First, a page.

Ayden Uhlir’s Journey in Pursuit of the 18-Year-Old Rider’s Passion for Dressage
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19 November 2013
By KENNETH J. BRADDICK
Ayden Uhlir confesses that unlike most kids her age at 18 she has almost no social life, plans to go to college only to keep her Mom happy, dropped soccer that was her dad’s love and is lousy at housework. And 18 months ago she left home in Texas to move 3,500 miles (5,600km) to Washington state and then to Southern California to pursue her passion for riding dressage.
The journey with Sjapoer, her 14-year-old KWPN gelding, paid big dividends in 2013 with both North American Young Rider Freestyle and Individual gold medals and team silver, and the United States Young Rider Championship title.
Enthusiasm that is infectious and confidence that seem bigger than her 5 ft. 4 in. (1.6m) leaves an interviewer in no doubt that her drive to excel will see her on the medals podium in the Brentina Cup Under-25 or Intermediate national championships as the next stage in her career in dressage.
“There’s nothing else I’m really good at except horses, and nothing I like as much as horses,” she told dressage-news.com after her 2013 championship season and preparing to move to San Diego, California to continue training with Jeremy Steinberg, her personal coach.
Jeremy, aged 38, is a trainer and competition rider as well as the youth coach for the U.S. Equestrian Federation. He is credited with implementing a nationwide program that both encourages young riders and trains horse and rider combinations for junior and young rider levels and provide the tools to move to higher levels.
He worked with Ayden at clinics in Texas and, almost two years ago, was impressed enough to invite her to Seattle where he was based for 11 years. She took him up on the offer and her mother, an academic, stayed in the Fort Worth suburb of Arlington.
“She’s a people person,” was the way he described Ayden. “I think she will go a long way in PR (public relations) and doing stuff to draw people to her. She is super outgoing. A lot of horse people get so insular–she’s the exact opposite. That will work to her advantage. She has no problem starting a conversation.
“As a rider, things come really easy to her… nothing is diffiult for her.”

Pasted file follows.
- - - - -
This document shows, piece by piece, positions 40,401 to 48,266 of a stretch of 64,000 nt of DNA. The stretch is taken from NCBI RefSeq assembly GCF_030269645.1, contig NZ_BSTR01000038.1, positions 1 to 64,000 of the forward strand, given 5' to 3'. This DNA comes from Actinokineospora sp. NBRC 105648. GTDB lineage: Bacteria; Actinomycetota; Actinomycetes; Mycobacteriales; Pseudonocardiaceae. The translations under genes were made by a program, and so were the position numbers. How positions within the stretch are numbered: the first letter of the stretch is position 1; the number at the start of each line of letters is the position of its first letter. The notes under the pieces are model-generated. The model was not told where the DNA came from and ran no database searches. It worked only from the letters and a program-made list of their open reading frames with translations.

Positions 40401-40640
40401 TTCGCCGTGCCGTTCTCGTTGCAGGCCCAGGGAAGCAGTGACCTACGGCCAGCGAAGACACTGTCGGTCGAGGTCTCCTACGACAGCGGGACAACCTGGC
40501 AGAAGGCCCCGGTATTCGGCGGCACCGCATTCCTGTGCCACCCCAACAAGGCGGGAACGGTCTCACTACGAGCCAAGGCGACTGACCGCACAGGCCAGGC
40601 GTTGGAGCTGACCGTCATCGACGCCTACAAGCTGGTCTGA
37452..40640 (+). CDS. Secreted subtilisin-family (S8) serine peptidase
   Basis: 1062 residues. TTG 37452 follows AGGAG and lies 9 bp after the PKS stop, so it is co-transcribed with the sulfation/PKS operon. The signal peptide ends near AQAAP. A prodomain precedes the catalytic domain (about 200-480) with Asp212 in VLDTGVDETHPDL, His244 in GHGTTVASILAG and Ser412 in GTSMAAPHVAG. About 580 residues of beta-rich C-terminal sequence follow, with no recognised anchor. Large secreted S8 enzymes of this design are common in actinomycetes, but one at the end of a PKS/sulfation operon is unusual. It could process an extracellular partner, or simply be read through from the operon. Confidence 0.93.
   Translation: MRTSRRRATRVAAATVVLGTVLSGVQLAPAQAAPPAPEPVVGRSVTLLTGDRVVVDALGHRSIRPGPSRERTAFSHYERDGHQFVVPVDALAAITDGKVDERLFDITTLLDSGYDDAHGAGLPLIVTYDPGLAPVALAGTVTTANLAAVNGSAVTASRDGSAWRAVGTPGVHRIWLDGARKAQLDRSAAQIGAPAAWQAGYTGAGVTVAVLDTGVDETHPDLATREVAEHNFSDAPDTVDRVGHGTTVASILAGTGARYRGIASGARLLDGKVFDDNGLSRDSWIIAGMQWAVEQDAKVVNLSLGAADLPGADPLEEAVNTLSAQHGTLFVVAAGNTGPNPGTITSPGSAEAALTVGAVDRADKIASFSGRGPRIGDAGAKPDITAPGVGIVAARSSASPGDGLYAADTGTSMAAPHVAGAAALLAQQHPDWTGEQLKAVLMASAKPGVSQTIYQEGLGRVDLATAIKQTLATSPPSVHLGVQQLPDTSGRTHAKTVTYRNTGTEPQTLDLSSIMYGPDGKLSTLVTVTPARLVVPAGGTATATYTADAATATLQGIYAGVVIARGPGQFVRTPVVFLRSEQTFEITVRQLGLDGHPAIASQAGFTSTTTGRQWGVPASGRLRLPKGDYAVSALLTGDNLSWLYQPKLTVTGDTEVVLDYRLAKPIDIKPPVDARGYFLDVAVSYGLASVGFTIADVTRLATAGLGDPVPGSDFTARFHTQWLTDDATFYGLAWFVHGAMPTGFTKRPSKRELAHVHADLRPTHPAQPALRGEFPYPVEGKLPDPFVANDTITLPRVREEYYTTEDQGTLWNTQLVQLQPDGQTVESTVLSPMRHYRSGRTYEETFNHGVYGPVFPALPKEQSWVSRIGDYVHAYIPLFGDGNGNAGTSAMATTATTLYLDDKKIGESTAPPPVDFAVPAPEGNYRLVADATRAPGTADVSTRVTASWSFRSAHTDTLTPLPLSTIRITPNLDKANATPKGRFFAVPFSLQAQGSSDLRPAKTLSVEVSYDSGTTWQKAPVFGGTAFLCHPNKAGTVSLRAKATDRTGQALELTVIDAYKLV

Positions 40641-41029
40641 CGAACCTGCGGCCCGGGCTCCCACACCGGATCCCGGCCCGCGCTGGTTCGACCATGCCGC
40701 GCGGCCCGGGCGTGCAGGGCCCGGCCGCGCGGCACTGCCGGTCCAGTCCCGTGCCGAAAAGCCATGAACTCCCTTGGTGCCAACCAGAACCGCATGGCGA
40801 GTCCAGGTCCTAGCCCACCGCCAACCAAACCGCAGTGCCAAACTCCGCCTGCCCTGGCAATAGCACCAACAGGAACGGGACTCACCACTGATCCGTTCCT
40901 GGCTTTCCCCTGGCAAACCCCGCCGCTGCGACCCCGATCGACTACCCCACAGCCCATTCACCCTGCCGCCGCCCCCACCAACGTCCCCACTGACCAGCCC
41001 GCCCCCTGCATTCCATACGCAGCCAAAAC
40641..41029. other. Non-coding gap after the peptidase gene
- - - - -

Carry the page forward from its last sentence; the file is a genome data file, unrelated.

Although she has a full scholarship to Seattle University–the school will hold it for a year in case she changes her mind about the move to California–Ayden decided that training with Jeremy was working so well she and Sjapoer would leave what she describes as the “doom and gloom weather” of Seattle to move to sunny Southern California.
Ayden was six years old when her mother took her to a ranch “in the boondocks” and put her on the “fattest, oldest horse alive” that would be minimum risk.
“Not five minutes later,” she recalled, “I said, ‘this is my thing’.”
She started jumping on a Caspian pony and, horror of horrors for invincible kids, she was made to wear a safety vest.
“When I was seven I got into dressage and I loved it,” she said.
Her father, a European professional soccer player now involved in sports marketing in the United States, got his daughter into the sport early and she has the scars on her legs to show for it.
But though Ayden inherited her father’s competitiveness, she “crushed his dreams” by not following him into soccer.
“I’m surprised he let me continue in dressage,” she said, “since his love of soccer is so deep.”
Her mother taught her the power of visualization, sending her to bed early to visualize exactly how she would ride a competition down to the millisecond.
She rode a string of horses at the lower national levels until she started competing Sjapoer in the spring of 2011.
The first year at the North American Junior Rider Championships in 2011 was less than promising–Sjapoer kicked her in the chest and the horse cut his eyelid that was stitched up but medication to ease pain couldn’t be administered because of drug rules.
“We didn’t do well,” was her candid assessment.
“We got all our accidents out in one year.”
The pair returned to the U.S. Junior Championships in 2012 to win team bronze and individual silver medals.
This year, the road was paved with gold.
The medals, however, seem a lot less important to Ayden than her relationship with Sjapoer, that she calls SJ.
“It’s definitely the bond with the horse,” Ayden said. “If I didn’t get along with SJ we wouldn’t want to work for each other. We see each other every single day. It’s a partnership. He’s a part of me, not to be dramatic but it’s true.”
When she hasn’t seen Sjapoer for two days, she admits “that is tough. I get worried that he misses me. That he wonders where I am. I guess this is how people feel about their soul mates; mine is just a horse.”
Life aside from horses?
“I have a minimal social life. Mainly my friends have four legs. I do get out occassionaly because my mother still controls me.”
“I can’t do housework.”
“For a while I wanted to be a sports psychologist. Mom really wants me to get a job. It’s a good idea to go to college. I’m just doing it to please her and my father.”
“The idea of cubicles in office work scares me to death.”
She does have one non-horse interest: hand making jewelry, some of whch has been sold at auction.
“I’m coordinated on a horse,” she explained. “I think it’s magic. It doesn’t make sense as I am so uncoordinated on the ground.
“I never, ever, ever want to get out of dressage. I love the sport so much, I want to do so much.”